This photo is significant to me because it really started me paying more attention to abandoned buildings. I had photographed a few in passing while railfanning or photographing grain elevators, but I didn’t pay too much attention. This photo really got me interested in documenting the demise of old structures like stations, churches and farmhouses.

I didn’t realize there was such a large community of people who photograph abandoned buildings. There are many groups on Facebook, for example. I’m strictly an amateur compared to many, as I usually don’t go out specifically to photograph abandoned buildings.

As an aside, the 49 comments (!) I received for my post was a record! Also it was the 3rd most popular post on my old blog site.

A Rocky Mountaineer Evening

The Rocky Mountaineer crossing the South Thompson River in Kamloops, BC, May 2015

One theme you may notice through this series of photos is intention. I unconsciously selected photographs that I planned out in advance, rather than photos I took because I happened to be “in the right place at the right time”. This is another one of those.

I love seeing the Rocky Mountaineer train. It’s a good looking train, and it doesn’t come anywhere near Winnipeg, so it’s rare and special to me.

I know some railfans really grouse about it, because it was originally a VIA Rail train, and since the Rocky started there has been no VIA service on CP through the Rockies. I am the kind of person who accepts the status quo and works with it, rather than complains about what could have been. I just don’t see the point in being mad about the past. It’s done.

ANYway, I had been to Kamloops a few times before this photo was taken and I always thought that the Rocky would look great on that bridge. This is CN track, connecting the CN yard in north Kamloops with the CP main line. CN interchanges with CP using this track and the Rocky switches between CN and CP tracks using this bridge and the rail line.

I’m pleased that it worked out. You can read more about that evening here.

The Maroon

Maroon at last
Maroon at last

Recent readers will know that I have been “on the hunt” for photographs of CP’s rebuilt units in the maroon “heritage” scheme and the five locomotives honouring the Canadian and US military.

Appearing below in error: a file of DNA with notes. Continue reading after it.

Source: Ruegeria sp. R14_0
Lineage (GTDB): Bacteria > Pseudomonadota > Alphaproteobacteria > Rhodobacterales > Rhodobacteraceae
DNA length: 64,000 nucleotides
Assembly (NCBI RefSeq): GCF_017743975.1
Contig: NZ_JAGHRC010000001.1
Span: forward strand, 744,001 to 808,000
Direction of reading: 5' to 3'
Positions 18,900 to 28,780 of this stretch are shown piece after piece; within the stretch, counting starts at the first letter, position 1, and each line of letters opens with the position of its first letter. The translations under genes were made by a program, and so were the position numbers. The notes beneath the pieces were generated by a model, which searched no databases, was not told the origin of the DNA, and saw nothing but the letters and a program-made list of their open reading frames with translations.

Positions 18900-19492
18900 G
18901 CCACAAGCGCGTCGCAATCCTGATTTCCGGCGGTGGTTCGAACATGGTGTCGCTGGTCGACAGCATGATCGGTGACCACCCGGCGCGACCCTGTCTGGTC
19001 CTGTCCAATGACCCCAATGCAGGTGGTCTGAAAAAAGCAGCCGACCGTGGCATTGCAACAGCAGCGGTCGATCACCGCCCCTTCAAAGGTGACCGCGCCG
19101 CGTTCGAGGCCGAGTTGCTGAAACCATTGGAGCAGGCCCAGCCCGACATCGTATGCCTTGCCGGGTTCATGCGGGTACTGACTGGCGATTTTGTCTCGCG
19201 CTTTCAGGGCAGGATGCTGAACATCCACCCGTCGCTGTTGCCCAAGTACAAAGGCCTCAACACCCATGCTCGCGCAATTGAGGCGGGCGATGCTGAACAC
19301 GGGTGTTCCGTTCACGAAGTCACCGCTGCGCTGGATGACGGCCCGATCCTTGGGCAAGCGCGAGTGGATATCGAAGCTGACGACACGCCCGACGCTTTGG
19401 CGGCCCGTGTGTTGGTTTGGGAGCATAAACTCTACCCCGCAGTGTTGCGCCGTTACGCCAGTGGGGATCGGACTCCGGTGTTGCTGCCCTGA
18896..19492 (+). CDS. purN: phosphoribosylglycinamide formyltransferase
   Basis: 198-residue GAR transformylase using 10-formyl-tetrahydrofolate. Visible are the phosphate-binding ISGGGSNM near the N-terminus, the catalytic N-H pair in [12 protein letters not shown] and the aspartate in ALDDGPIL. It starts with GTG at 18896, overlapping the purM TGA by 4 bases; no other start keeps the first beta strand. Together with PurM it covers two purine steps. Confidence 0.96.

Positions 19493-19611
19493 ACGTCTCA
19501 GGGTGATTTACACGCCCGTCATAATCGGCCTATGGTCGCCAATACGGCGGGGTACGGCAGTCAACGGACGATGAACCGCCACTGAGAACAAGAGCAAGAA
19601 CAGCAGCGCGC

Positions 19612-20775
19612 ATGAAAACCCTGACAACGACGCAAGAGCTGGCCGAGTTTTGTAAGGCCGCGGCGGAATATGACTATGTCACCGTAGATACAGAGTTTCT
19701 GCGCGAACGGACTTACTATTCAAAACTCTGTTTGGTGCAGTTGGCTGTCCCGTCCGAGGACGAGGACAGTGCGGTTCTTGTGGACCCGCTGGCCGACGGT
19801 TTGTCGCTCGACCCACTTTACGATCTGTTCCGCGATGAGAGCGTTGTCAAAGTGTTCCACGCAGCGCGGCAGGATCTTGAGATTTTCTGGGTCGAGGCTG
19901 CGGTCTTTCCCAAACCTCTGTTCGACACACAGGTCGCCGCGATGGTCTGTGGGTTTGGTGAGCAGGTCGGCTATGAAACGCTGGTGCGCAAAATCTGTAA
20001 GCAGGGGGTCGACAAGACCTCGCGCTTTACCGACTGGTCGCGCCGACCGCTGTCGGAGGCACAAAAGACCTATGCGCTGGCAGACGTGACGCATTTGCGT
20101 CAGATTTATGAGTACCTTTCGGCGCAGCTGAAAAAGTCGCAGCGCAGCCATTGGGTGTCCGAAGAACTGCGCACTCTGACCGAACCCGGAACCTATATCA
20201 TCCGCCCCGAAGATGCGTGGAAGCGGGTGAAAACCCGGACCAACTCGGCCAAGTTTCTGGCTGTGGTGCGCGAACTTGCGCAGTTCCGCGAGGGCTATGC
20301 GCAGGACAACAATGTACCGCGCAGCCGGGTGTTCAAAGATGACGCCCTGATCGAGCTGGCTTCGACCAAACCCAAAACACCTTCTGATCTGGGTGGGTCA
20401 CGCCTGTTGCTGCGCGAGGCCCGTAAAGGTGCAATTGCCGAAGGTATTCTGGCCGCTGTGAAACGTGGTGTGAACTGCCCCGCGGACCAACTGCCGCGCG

I’ve been “going up” to the CP main line a lot in search of these locomotives. Since I live in the very south of Winnipeg, it’s a longer drive to get to the CP main than to the CN main. I’ve seen a lot of CP these days! Here are three posts about that: Searching for the Maroon / I Still Haven’t Found What I’m Looking For / Third Time’s the Charm? Plus there are some other outings that I never bothered posting about, because I didn’t see any CP trains at all…

On “palindrome day”, February 2, 2020 – 02/02/2020 – I stopped by the CP Weston shops in Winnipeg to see if I could find one of those heritage units. Initially there was a train stopped in my field of view, but after a few minutes the crew cut off some of the cars and the rest of the train pulled away, revealing… a collection of non-heritage units. Sigh.

I took a few photographs, and I was starting to walk across the field toward my car when I heard the “ding ding ding” of a locomotive bell. I turned and walked back toward the shops, wondering what locomotive that was. In the background, I saw… MAROON!

CP 7013 came rolling along from behind the shop building, pausing near the casino before reversing to park on the side of the shops. I was able to grab a few nose-on photos while the conductor lined a switch, and before a local switch crew with CP 3087 and CP 4525 blocked my view. When the cars moved out of the way, 7013 was parked by the shops.